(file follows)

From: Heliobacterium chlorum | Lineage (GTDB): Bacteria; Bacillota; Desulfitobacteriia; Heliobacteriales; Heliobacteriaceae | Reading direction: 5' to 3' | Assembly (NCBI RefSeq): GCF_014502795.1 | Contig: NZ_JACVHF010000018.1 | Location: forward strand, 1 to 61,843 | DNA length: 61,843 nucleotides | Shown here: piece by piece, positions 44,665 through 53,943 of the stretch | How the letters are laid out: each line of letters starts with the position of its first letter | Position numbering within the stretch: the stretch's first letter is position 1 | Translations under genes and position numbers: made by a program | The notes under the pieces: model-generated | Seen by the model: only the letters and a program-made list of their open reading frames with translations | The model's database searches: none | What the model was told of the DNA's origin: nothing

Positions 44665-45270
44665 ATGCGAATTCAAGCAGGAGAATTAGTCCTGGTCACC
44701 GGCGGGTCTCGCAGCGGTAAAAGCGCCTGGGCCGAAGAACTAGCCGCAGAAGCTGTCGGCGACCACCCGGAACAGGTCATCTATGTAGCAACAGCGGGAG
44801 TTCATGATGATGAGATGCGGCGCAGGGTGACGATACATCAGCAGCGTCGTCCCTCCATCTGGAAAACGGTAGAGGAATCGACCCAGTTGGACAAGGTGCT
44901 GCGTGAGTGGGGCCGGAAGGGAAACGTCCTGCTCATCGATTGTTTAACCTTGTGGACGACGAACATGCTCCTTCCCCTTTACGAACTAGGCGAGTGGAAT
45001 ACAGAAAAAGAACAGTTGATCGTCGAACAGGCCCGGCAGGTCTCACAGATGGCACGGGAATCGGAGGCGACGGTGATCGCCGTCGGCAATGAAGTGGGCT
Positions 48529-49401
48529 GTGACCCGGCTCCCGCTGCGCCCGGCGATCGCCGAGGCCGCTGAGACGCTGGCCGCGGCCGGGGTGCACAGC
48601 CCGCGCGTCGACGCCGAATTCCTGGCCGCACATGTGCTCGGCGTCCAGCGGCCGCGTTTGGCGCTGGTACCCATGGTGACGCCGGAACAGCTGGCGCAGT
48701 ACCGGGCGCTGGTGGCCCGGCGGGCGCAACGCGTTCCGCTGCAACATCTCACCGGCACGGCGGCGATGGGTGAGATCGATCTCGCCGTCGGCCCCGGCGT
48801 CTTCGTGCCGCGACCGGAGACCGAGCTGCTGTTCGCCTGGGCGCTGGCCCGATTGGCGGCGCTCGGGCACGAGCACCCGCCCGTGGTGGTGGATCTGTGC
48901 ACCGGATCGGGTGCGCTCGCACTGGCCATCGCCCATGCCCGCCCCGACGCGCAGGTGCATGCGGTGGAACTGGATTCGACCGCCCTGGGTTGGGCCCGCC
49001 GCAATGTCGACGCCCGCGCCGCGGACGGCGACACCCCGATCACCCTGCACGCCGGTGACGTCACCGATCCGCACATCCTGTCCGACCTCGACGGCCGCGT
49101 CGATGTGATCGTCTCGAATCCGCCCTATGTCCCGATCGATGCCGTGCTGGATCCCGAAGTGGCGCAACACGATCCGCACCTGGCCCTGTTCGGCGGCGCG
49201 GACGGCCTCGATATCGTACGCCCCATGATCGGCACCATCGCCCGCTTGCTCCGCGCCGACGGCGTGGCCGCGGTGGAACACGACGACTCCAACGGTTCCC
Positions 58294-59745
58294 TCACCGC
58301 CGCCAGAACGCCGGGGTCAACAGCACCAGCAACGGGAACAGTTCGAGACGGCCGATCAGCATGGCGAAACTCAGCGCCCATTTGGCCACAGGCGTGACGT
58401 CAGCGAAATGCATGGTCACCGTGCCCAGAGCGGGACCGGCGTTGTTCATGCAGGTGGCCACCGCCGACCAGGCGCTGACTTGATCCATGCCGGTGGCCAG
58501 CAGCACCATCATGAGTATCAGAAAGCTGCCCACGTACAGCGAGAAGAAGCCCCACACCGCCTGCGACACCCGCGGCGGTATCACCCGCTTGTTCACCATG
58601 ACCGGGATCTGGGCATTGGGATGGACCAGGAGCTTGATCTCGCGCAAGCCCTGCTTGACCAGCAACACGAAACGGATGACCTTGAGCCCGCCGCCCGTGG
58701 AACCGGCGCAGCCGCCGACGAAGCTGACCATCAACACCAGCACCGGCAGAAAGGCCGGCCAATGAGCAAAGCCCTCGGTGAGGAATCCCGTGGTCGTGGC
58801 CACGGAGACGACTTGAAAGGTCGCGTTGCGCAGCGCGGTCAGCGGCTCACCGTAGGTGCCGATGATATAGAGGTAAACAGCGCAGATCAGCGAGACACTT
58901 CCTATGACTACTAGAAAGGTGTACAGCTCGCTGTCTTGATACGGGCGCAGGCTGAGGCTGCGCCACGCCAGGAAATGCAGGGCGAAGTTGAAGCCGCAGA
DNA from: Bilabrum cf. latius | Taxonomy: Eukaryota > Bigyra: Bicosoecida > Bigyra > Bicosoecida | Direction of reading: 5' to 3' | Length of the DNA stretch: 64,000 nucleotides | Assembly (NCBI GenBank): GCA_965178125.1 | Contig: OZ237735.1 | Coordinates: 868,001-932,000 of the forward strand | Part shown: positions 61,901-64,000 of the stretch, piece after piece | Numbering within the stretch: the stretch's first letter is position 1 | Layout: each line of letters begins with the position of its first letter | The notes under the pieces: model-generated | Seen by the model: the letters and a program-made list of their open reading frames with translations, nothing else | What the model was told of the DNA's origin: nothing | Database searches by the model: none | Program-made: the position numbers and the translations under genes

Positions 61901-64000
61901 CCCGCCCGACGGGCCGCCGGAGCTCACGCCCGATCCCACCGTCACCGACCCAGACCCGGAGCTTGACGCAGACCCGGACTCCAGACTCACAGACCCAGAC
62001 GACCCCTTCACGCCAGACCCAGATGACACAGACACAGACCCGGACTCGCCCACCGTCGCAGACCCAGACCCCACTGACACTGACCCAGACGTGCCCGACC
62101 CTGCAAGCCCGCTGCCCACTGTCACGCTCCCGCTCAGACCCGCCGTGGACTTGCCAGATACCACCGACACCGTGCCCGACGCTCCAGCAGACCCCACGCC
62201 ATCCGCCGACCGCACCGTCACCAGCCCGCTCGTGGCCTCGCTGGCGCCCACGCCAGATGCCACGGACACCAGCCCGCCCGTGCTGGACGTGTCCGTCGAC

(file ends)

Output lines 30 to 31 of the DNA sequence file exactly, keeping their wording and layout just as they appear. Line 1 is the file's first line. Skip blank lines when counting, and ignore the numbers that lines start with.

62101 CTGCAAGCCCGCTGCCCACTGTCACGCTCCCGCTCAGACCCGCCGTGGACTTGCCAGATACCACCGACACCGTGCCCGACGCTCCAGCAGACCCCACGCC
62201 ATCCGCCGACCGCACCGTCACCAGCCCGCTCGTGGCCTCGCTGGCGCCCACGCCAGATGCCACGGACACCAGCCCGCCCGTGCTGGACGTGTCCGTCGAC